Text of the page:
The effect of reductive ventricular osmotherapy on the osmolarity of artificial cerebrospinal fluid and the water content of cerebral tissue ex vivo

Rick M. Odland, S. Scott Panter, Gaylan L. Rockswold

Research output: Contribution to journalArticlepeer-review

Abstract

The purpose of this study was to explore a novel treatment involving removal of free water from ventricular cerebrospinal fluid (CSF) for the reduction of cerebra]l edema. The hypothesis is that removal of free water from the CSF will increase the osmolarity of the CSF, which will favor movement of tissue-bound water into the ventricles, where the water can be removed. Reductive ventricular osmotherapy (RVOT) was tested in a flowing solution of artificial CSF (aCSF) with two end-points: (1) the effect of RVOT on osmolarity of the CSF, and (2) the effect of RVOT on water content of ex vivo cerebral tissue. RVOT catheters are made up of membranes permeable only to water vapor. When a sweep gas is drawn through the catheter, free water in the form of water vapor is removed from the solution. With RVOT treatment, aCSF osmolarity increased from a baseline osmolarity of 318.8 ± 0.8 mOsm/L to 339.0 ± 3.3 mOsm/L (mean ± standard deviation) within 2 h. After 10 h of treatment, aCSF osmolarity approached an asymptote at 344.0 ± 4.2 mOsm/L, which was significantly greater than control aCSF osmolarity (p <<0.001 by t-test, n=8). Water content at the end of 6 h of circulating aCSF exposure was 6.4 ± 0.9 g H2O (g dry wt)-1 in controls, compared to 6.1 ± 0.7 g H2O (g dry wt)- after 6 h of RVOT treatment of aCSF (p=0.02, n=24). The results support the potential of RVOT as a treatment for cerebral edema and intracranial hypertension.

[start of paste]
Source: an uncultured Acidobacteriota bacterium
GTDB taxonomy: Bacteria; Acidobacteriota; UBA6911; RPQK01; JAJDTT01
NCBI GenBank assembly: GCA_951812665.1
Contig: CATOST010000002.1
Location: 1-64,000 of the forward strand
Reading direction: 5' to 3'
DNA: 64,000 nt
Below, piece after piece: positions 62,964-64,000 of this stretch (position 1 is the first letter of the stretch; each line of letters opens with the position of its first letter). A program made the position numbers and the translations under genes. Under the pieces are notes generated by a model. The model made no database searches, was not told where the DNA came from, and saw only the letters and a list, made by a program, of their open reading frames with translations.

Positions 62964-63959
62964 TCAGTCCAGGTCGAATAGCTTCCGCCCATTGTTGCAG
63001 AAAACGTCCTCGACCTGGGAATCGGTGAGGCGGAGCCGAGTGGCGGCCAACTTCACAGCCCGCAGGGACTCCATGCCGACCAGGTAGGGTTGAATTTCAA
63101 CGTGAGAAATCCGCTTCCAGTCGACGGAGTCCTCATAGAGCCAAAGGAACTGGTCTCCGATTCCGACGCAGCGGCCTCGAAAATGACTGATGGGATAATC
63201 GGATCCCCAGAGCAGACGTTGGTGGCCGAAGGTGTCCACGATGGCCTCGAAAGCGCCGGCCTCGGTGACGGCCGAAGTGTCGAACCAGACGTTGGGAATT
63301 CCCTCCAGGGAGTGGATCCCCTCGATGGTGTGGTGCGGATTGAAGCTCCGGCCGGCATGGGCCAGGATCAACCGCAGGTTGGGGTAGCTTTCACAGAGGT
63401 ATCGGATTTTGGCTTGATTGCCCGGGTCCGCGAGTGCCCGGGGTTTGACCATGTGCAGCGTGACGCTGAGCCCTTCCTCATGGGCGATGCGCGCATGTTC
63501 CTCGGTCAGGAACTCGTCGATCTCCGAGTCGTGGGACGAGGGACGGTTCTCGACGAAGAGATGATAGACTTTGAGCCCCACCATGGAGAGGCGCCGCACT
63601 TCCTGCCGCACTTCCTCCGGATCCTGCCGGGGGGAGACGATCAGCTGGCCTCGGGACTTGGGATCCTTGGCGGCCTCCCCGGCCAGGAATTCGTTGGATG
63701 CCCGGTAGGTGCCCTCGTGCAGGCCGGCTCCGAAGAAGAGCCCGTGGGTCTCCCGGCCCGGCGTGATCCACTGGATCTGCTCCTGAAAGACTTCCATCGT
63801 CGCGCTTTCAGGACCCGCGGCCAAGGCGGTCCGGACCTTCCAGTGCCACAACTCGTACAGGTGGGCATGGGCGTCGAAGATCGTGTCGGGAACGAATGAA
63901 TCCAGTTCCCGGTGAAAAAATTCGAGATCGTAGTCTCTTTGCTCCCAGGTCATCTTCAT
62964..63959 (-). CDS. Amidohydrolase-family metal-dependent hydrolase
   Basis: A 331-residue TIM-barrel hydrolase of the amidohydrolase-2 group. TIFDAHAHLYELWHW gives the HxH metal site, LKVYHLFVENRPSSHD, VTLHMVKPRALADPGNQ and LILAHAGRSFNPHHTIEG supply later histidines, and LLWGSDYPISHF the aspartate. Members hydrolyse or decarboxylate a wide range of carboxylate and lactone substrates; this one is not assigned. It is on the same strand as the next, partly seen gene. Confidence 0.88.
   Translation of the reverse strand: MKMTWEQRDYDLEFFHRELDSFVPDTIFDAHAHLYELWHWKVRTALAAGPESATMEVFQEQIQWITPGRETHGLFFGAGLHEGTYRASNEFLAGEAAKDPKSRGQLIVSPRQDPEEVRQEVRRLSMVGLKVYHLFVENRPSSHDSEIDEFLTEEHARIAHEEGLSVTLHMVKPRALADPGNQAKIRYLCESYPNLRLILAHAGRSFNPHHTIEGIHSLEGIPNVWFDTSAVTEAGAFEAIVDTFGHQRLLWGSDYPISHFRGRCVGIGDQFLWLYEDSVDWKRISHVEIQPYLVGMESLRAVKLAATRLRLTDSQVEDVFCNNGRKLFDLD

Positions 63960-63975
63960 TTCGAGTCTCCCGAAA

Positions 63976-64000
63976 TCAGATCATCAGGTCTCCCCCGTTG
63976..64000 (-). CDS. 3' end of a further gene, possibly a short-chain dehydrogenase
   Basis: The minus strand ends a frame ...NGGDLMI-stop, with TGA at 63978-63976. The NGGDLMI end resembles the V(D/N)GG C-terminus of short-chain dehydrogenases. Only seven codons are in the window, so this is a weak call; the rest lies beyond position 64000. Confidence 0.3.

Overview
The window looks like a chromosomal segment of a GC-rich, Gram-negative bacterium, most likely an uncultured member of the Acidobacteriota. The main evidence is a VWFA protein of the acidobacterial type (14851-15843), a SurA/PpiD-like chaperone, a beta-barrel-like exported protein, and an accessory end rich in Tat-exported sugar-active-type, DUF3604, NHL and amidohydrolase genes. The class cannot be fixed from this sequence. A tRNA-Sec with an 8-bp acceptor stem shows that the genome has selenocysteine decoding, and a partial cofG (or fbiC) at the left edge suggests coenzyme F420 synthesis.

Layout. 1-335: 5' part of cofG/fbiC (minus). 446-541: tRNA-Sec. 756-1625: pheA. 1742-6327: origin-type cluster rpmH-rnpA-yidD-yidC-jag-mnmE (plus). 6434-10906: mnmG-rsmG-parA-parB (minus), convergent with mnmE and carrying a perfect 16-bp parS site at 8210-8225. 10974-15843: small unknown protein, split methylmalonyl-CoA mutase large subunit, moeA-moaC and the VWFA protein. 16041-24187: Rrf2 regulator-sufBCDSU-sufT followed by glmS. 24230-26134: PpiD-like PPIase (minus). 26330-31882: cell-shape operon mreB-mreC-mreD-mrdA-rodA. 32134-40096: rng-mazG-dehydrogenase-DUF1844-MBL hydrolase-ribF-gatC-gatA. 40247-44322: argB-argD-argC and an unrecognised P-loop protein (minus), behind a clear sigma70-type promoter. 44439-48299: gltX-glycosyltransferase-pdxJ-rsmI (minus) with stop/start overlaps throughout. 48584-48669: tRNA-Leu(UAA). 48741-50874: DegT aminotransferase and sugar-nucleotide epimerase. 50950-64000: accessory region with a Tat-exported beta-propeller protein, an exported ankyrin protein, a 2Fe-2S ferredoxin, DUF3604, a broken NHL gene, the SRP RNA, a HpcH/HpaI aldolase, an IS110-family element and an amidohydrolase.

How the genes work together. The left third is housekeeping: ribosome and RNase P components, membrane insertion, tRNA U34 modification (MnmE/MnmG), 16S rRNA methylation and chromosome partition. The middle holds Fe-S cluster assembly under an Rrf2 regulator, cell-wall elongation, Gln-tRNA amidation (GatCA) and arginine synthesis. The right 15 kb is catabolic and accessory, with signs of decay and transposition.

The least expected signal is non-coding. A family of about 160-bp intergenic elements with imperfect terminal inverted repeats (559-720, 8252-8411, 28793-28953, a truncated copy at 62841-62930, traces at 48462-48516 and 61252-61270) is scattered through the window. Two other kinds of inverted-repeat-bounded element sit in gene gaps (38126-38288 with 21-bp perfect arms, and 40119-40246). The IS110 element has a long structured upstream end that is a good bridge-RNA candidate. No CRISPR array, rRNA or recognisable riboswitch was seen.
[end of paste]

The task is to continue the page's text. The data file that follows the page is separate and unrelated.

Original languageEnglish (US)
Pages (from-to)135-142
Number of pages8
JournalJournal of neurotrauma
Volume28
Issue number1
DOIs
StatePublished - Jan 1 2011

Keywords

  • brain edema
  • cerebrospinal fluid
  • hollow fibers
  • osmotherapy
  • traumatic brain injury

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